The new Republican line – advanced by Steve Poizner among others – is that the legislature should do a short-term budget deal that attempts to resolve the cash crunch. That’s not a good idea. The lack of a real budget plan is at the root of the state’s inability to borrow. But it’s better than nothing. And right now, we’re stuck at nothing.

However. However. However. If there is to be such a deal, Republicans need to swallow their reality pills and realize that they’re not getting out of town without raising taxes. No responsible Democratic leader would let them get away with that. A package would still have to balance spending cuts with an equal amount of tax increases. The gas tax and vehicle license fee increase would almost certainly have to stay in. To make the numbers work, the sales tax might have to be there too. Republicans could claim victory by saying they held off the income tax surcharge, but that’s the only victory they’d have. And they’d have to fight again. If nearly all GOP lawmakers stick to their “We’re Fiddling Against Taxes While Rome Burns” position, a short-term deal is impossible.

The real question is: what strategic goal does a short-term deal really serve for Republicans? The wisdom of such a deal seems to be that it would hold off the worst of the cash problems until the economy gets better. But if you listen to Republicans in California and around the country, Democratic spending is not going to help the economy. So the logic doesn’t work. Perhaps it gives the Republicans another opening, probably this summer, to take the state to the brink of the abyss and get more concessions on things like corporate taxes and spending caps.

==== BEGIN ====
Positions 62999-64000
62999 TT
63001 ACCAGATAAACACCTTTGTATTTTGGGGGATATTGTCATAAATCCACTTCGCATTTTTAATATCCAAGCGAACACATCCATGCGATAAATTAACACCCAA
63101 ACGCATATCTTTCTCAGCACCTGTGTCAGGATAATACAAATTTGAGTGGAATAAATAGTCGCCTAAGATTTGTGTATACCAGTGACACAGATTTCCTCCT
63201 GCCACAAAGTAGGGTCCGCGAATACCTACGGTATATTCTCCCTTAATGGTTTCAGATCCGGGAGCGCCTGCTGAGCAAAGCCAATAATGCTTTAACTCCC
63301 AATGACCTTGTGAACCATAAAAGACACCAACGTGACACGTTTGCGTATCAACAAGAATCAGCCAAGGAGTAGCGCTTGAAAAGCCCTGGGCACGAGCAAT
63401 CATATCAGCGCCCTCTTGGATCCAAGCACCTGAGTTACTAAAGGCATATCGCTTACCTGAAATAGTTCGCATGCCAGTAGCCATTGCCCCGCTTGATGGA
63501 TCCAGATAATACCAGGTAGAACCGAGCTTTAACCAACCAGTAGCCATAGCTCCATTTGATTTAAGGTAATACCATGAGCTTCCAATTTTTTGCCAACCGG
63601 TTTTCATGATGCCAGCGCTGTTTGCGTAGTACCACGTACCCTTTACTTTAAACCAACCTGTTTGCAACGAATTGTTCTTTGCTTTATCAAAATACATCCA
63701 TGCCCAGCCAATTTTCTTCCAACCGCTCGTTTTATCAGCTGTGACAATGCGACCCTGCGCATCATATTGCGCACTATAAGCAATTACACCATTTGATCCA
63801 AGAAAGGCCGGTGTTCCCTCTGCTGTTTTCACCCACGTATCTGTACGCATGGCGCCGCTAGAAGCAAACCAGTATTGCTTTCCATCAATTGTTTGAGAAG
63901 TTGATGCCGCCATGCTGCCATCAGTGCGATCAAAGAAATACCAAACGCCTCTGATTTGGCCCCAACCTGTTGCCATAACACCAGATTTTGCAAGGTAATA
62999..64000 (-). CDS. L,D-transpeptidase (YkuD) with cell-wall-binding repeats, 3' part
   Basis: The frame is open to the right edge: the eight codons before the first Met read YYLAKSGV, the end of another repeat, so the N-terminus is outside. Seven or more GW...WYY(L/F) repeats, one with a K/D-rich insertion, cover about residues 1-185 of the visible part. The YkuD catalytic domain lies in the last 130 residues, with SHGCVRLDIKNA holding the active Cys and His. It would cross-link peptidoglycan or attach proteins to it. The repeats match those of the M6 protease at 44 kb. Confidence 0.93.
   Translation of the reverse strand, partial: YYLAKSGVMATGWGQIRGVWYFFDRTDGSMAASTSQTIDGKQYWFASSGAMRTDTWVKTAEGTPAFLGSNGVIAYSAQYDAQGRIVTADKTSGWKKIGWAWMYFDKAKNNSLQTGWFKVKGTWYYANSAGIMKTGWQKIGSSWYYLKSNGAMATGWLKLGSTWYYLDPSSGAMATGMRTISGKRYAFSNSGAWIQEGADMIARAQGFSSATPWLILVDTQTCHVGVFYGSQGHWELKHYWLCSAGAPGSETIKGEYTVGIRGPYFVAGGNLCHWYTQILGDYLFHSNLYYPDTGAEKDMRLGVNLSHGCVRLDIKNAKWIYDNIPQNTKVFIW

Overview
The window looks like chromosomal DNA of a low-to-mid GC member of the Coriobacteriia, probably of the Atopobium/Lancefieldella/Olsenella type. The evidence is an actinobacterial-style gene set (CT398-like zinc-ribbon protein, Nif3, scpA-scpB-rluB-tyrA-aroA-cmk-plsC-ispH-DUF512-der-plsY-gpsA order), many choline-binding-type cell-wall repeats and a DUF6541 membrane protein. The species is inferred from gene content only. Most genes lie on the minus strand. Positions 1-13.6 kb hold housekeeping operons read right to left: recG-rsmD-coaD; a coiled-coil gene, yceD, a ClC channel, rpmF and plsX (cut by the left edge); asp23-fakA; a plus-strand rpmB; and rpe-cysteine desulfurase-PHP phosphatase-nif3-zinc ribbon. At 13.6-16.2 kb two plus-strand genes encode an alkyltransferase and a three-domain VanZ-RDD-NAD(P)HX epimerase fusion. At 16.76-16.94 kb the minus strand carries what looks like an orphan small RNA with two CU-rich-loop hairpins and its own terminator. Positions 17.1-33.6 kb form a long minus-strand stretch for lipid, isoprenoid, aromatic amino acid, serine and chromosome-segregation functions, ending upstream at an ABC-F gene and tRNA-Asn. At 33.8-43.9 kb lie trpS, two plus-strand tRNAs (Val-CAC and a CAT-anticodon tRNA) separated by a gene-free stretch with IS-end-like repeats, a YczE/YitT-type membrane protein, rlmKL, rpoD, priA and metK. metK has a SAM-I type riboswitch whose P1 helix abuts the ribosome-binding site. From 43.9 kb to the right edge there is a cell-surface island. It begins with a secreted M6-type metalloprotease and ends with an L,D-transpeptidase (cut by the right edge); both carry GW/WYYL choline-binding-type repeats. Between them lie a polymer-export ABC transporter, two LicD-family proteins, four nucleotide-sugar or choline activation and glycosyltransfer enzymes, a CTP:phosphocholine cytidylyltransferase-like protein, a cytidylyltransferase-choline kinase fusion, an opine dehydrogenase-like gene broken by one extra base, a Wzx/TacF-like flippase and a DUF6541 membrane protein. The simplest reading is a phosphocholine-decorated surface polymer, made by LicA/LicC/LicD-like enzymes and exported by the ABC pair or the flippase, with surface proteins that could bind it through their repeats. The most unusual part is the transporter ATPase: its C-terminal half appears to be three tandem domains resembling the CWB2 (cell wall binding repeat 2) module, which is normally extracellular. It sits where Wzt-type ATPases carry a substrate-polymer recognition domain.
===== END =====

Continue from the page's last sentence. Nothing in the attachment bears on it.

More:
But the smart, strategic approach would be to pass the current bill, declare victory (and point to the various Democratic concessions), and then work to undo the things that Republicans don’t like. Also, smart Republicans need to rethink their support for the 2/3 rules in budgets and taxation.

Yes, it provides leverage. But it also saddles the party with responsibility for bad budgets, since the budget can’t be passed without Republicans. It’d be better for accountability, better for the state, and ultimately better for Republicans to deep-six two thirds. When the budget went wrong, they could blame the Democratic majority for the state’s fiscal problems – and in a majority vote system, they’d be right.